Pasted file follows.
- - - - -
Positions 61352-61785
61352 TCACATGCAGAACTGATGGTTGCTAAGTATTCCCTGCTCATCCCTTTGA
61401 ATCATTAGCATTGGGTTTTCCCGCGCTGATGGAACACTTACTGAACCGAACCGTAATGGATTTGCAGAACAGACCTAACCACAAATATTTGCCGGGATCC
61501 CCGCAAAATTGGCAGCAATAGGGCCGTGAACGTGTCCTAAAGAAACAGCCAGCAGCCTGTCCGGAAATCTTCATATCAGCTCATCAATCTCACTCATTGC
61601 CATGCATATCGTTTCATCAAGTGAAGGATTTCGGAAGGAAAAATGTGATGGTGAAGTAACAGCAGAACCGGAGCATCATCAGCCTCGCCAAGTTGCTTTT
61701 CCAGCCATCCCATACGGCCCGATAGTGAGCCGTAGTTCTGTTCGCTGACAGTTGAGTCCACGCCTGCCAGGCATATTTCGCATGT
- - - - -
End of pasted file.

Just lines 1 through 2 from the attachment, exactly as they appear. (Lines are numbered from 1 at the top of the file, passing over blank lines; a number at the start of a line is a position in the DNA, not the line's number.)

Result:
Positions 61352-61785
61352 TCACATGCAGAACTGATGGTTGCTAAGTATTCCCTGCTCATCCCTTTGA